Pokin’ at ya…

Two years ago, Kerry was tested for allergies, and the poor little guy tested positive for allergies for almost everything under the sun: peanuts, tree nuts, mold, pollen, grass, weeds, cats, dogs… the list goes on. He has a lot of environmental and food allergies, so consequently, he is on a plethora of medication for asthma and allergies. We did try to see if he could handle shrimp last Friday,since at the last allergist appointment, the doctor said that the shellfish allergen reaction was small. Unfortunately, Kerry broke out in a HUGE rash from his butt to his knees on Saturday. Time to put shellfish back on the list of forbidden foods…

Today was Casey’s trip to the allergist for his allergy testing. I was SO INCREDIBLY proud of him for not fussing, crying, or fighting during his appointment. He did complain just a little bit about his arm being itchy during the last round of testing, but he was such a brave boy during the whole experience. So, guess who else is allergic to a TON of stuff? Yup, you guessed it right… Casey is severely allergic to peanuts (the reaction was the size of my pinky fingernail!), tree nuts, dogs, cats, pollen….

HUGE SIGH. So, now I will have to send TWO Epi-pens to school, TWO rescue inhalers… you get the picture. My purse looks like a mini-pharmacy with an Epi-pen, Benadryl, an albuterol inhaler, motrin, children’s motrin, and antiacids!

I’m glad, though, that we did get the allergy testing done. It’s better to know than not to know, especially when it comes to food allergies. No wonder why Casey never ate peanut butter! The doctor said that most kids will instinctively not eat foods to which they have allergies. It also might explain why Casey is so scared of cats and dogs, too, but that might be part of his autism.

Are there any other parents out there dealing with food allergies? What do you do for your child/children’s school to help educate them about the perils of food allergies?

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7 responses

  1. I think the key line you said was “It’s better to know than not to know,”. That is so true.

    As for dealing with the allergies (your kids that is), there are some good lessons to be learned from kids who have diabetes. They have to acknowledge to themselves that they have them; let others know they have them (at least those serving them food), i.e. not be shy about it; and be taught that the only way to not have the allergies control their lives, is to have control over their allergies (awareness, understanding, avoidance of triggers and treatments, etc.).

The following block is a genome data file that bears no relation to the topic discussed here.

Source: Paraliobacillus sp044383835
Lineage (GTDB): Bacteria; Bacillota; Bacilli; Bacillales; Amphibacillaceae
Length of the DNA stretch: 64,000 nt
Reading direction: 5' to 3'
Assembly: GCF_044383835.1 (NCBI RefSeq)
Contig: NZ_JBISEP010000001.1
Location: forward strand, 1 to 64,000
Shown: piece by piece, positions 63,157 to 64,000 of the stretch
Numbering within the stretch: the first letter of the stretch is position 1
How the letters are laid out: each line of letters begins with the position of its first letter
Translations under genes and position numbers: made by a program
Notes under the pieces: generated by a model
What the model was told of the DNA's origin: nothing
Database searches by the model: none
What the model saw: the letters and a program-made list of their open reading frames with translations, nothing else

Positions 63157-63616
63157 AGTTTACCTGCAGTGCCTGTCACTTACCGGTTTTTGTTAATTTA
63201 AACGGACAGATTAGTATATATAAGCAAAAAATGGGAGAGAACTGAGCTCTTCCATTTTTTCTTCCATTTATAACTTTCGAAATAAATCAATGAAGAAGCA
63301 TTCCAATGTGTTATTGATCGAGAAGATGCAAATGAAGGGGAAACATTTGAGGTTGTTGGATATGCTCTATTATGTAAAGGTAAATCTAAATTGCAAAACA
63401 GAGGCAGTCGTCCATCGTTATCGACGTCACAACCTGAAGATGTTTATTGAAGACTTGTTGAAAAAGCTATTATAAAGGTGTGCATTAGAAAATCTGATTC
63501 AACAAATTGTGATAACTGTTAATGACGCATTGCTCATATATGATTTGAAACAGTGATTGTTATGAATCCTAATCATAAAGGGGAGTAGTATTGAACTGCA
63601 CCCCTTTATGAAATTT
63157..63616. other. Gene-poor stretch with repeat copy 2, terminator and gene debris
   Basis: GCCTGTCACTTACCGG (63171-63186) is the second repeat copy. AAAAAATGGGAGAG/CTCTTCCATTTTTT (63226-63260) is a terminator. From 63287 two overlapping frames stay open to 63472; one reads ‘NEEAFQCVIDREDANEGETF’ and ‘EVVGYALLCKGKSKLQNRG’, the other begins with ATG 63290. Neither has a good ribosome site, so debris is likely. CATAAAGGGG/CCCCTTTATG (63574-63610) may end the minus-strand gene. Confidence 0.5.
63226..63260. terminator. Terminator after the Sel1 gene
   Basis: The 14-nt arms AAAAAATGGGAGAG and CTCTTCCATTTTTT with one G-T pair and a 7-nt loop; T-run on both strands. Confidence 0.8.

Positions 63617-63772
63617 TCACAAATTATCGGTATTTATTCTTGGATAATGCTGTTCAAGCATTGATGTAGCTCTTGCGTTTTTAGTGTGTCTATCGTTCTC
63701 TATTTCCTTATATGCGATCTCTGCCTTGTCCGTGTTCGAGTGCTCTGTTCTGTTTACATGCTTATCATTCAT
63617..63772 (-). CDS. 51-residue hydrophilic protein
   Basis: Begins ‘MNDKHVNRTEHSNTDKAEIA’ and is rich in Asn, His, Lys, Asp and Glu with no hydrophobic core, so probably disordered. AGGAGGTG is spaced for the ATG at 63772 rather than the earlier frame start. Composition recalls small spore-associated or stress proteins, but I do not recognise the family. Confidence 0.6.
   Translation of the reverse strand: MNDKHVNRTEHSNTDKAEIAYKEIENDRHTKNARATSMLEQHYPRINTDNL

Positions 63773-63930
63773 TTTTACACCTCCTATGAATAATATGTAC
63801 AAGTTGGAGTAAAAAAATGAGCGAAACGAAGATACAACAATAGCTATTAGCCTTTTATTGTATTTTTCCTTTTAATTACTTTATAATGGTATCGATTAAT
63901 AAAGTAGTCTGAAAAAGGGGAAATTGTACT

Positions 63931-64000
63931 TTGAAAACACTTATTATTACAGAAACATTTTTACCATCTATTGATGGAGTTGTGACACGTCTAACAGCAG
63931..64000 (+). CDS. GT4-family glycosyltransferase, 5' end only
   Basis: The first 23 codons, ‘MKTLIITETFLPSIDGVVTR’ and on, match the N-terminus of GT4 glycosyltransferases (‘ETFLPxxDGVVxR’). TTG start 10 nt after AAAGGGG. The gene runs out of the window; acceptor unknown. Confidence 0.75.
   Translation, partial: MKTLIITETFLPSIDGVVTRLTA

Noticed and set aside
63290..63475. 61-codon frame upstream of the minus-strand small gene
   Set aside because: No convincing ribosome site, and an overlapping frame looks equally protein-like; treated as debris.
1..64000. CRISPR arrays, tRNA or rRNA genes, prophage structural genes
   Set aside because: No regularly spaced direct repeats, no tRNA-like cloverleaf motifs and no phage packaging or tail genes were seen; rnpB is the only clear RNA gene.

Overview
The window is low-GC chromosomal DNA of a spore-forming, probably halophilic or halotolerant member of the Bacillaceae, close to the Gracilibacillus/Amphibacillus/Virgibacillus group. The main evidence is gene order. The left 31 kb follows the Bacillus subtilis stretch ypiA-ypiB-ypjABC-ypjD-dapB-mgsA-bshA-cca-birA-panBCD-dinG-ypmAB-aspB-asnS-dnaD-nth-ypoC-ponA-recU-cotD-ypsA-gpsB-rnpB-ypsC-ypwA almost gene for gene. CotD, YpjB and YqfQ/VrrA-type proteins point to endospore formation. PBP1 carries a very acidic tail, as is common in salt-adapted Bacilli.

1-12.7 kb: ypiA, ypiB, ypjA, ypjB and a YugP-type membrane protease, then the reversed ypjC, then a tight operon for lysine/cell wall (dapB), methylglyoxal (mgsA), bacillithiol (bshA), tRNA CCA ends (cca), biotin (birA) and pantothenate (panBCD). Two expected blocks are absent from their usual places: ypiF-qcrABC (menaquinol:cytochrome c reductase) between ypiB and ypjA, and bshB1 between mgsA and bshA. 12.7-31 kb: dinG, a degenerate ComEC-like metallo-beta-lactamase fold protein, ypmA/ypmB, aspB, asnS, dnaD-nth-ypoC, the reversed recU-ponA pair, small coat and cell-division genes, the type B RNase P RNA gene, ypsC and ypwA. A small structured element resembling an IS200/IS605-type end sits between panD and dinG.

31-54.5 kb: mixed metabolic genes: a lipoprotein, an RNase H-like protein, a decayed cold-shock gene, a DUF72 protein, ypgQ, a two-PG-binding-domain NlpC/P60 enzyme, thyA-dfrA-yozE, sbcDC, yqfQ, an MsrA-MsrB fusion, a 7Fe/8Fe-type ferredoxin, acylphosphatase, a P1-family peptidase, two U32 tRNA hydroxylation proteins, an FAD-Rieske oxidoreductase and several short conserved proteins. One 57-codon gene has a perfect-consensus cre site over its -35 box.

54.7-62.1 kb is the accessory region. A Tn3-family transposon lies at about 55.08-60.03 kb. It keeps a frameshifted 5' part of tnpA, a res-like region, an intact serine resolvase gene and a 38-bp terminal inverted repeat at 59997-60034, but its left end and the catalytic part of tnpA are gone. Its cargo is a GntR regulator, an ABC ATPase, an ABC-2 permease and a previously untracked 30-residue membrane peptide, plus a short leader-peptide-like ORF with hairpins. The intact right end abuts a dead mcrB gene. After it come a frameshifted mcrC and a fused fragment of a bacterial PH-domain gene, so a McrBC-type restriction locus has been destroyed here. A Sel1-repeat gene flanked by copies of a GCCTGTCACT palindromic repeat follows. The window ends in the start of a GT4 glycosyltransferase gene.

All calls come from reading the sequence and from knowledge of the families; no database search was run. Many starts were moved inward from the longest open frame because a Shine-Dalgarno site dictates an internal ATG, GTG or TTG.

And they can also look forward to several of them lessening over time, or even going away completely – as many kids grow out of them through their teen years. (I got a lot of mine late, so I’m stuck with them, fortunately, I have no ‘natural’ allergies except moulds, everything else is to stuff that is man made.)

  2. Michelle, my twins were diagnosed with multiple food allergies (and other allergies) at age 4. I decided at once to train them to take ownership over their food intake. I trained them to refuse food from any source that I had not vetted and to insist on adults reading food labels to them. I also trained them to remember brands that are notorious for cross contamination. Now they are 7 and can read their own labels.

    It’s sad, but my kids know that they can’t trust either of their grandmothers to give them safe food. they both refuse food from their grandmother’s as a matter of course and will not be harangued into accepting it based on protestations of its safety. Shira has been heard to tell a grandmother that she’s the one who suffers when she eats a food she’s allergic to and that means she will not take chances with any foods.

    I do admit though that we eat almost no packaged foods. I make 99% of our food from scratch and we have a selection of coolers that we use. we all feel more comfortable eating food we know is safe.

  3. Here’s what you need: Giant hamster balls.

    I’m not saying ‘boy in the bubble’ … I’m just saying how cool it’d be to have two boy-sized hamster balls for the kids to run around in. When I was that age, I’d kill for a chance to run around in a giant plastic, hypo-allergenic ball, crashing into shit, knocking lamps over, etc. You’ll never have to fight to put the kids to bed, ever again, because they’ll be so burnt out from running around in giant plastic orbs.

    In all seriousness though, I have a life-long friend who is allergic to EVERYTHING under the sun. We ended up going to the same school in Boston for a year, and she couldn’t drink, eat, or even walk across campus without breaking out, or her throat closing or whatever. It was a living hell. But she got through it. She’s now a teacher, and her hand bag did look like a mini-pharm as well.

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